The Sheaf’s guide to easy coffee-making

By in Culture

As the school term trudges on, many students will turn to coffee for respite. However, this increased consumption can put an economic strain on those who don’t have the time or equipment to make coffee at home — but it doesn’t have to be that way

We are currently living in a coffee renaissance — no longer do you have to satiate your caffeine cravings with that barely functioning drip coffee maker in your cupboard or the burnt coffee you get from Tims. Here is a quick rundown of some of the easiest and most affordable coffee-making technologies available.

French press: After automatic- drip coffee makers, the french press is one of the more common methods to make coffee. This may be due to its simplicity — all you do is add your grounds to the cylindrical pot, pour hot water into it, wait 3-5 minutes for the coffee to brew and then plunge the grounds to the bottom.

The French-press method produces a luscious, viscous and flavourful cup of joe. Standard- sized pots usually yield 4-8 cups. However, French presses do leave some residual coffee grit in your cup, so watch out for that. The Bodum Brazil French Press is one of the best-rated coffee presses on Amazon and costs $23.99.

Percolator: If you’re itching to feel like you’re straight out of a steampunk story while you make your morning java, the percolator is your best bet. Percolators are large-ish metal contraptions that use steam pressure created on your stovetop to make an espresso-style coffee shot. It takes around 5 minutes to to use. As with any espresso-like coffee, the taste is bitter and strong — so water it down if you need to. At $18.99, the Argon Tableware 6-Cup Italian Style percolator is one of the highest-rated percolators on Amazon.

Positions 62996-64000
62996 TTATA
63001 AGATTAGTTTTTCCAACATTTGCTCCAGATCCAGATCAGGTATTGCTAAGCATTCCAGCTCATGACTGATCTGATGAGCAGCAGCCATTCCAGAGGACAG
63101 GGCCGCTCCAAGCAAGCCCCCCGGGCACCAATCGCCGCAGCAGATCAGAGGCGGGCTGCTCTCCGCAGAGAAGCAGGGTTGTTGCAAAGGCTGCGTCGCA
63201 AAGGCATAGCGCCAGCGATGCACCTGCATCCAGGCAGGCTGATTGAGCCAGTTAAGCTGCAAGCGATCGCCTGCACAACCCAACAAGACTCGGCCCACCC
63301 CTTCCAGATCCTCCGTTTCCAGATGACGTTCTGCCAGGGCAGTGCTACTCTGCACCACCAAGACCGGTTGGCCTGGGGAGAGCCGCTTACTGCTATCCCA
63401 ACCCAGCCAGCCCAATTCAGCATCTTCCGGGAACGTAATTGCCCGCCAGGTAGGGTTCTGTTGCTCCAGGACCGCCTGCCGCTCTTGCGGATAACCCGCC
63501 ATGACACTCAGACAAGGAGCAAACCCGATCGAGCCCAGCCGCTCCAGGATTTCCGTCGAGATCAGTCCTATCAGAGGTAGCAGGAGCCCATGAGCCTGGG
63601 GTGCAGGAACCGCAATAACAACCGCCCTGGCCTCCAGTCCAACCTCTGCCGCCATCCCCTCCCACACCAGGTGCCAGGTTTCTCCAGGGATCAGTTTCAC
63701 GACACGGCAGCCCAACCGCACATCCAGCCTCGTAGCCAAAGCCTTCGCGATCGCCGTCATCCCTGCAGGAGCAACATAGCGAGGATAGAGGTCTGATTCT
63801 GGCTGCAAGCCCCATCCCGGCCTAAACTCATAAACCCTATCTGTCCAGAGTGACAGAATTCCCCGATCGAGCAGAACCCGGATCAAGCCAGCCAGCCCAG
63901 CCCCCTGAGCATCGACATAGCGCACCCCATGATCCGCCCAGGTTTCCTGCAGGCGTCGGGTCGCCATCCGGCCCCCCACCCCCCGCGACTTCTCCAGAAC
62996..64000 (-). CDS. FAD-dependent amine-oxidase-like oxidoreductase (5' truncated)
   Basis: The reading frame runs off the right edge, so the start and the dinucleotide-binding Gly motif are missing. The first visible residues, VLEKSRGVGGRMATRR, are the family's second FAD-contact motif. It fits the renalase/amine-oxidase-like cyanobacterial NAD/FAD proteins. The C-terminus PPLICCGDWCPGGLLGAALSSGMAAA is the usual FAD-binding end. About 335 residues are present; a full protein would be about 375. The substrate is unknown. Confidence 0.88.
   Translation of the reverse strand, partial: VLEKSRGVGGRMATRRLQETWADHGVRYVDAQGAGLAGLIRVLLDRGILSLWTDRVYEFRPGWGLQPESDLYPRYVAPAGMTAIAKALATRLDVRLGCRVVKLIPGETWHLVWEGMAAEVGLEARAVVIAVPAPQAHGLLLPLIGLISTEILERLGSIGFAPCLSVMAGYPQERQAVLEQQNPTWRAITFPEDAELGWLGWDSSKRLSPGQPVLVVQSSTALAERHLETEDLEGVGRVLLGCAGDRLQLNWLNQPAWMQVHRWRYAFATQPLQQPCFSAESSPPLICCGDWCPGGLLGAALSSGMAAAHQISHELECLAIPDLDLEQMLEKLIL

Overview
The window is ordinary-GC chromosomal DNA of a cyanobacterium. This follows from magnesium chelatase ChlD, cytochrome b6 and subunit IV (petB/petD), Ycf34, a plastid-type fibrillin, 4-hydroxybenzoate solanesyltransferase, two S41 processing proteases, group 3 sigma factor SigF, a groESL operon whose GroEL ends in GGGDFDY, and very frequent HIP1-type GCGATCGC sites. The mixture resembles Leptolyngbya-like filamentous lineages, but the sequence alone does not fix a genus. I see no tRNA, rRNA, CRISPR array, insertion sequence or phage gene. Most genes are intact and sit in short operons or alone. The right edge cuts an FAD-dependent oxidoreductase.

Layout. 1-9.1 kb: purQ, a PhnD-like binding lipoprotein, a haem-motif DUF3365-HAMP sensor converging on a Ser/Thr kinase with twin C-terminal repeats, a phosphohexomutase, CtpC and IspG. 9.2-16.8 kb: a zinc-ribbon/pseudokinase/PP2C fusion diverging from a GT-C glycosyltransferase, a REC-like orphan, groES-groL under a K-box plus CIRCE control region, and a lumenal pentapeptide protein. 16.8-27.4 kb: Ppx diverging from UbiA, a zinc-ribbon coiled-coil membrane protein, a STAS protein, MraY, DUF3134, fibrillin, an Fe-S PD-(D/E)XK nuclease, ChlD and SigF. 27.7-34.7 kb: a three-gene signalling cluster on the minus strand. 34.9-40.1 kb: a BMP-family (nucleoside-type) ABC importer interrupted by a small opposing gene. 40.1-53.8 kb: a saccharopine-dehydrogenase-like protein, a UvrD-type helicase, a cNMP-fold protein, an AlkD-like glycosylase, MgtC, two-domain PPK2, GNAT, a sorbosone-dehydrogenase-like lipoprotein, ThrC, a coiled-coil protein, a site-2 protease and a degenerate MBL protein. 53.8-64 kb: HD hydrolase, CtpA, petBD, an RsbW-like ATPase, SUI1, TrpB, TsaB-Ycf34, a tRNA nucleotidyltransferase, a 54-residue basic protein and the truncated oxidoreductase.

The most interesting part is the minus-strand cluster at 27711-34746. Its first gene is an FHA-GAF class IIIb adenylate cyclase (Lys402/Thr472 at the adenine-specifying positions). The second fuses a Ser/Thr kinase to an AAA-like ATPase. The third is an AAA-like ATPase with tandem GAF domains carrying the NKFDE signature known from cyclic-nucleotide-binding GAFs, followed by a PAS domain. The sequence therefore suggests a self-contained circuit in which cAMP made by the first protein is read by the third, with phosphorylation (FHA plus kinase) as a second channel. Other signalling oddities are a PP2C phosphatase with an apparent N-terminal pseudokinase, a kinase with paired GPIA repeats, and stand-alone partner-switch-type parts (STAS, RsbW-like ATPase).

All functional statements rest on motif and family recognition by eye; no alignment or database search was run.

Pour-over: Pour-over coffee makers employ the same mechanisms as typical drip machines to make your coffee. The grounds sit in a chamber above the pot — usually in a paper filter, although metal filters are popular, too — and after you wet the grounds, gravity does the rest.

This results in a smooth and tasty cup of coffee, with little grit. What’s more, this method is the cheapest on this list, as the Hario V60 02 Plastic Coffee Dripper from — you guessed it — Amazon costs $10.60.

AeroPress: This is perhaps the newest and trendiest coffee- making contraption on the list. The AeroPress has three components: a filter, a coffee basket and a brew chamber. Similar to the French press, this method plunges hot water through the grounds to produce your coffee. It only takes 2 minutes to make a cup of coffee this way — so the AeroPress is perfect when you need that fix in a rush.

The Aerobie 83R01 Aero- Press Coffee and Espresso Maker runs for $37.95 on Amazon, making it the priciest option on this list. However, 40 bucks is about the amount that you would spend on just a week or two’s worth of Tims coffee, or like three lattes from Starbucks, so it’s worth it in the long run. And, unlike the other options listed, an AeroPress will fit nicely in your backpack, meaning that you can make a cup of coffee wherever you go.

With any of these methods, it’s crucial that you use good beans — beans, not grounds. Grinding your own beans makes a world of difference when it comes to making coffee. I would recommend investing in a good coffee grinder as well. Krups Electric Spice and Coffee Grinder is a compact option that will only set you back $19.97. Cheers to a cheap cup of delicious coffee!

Tanner Bayne / Culture Editor

Graphic: Laura Underwood / Layout Manager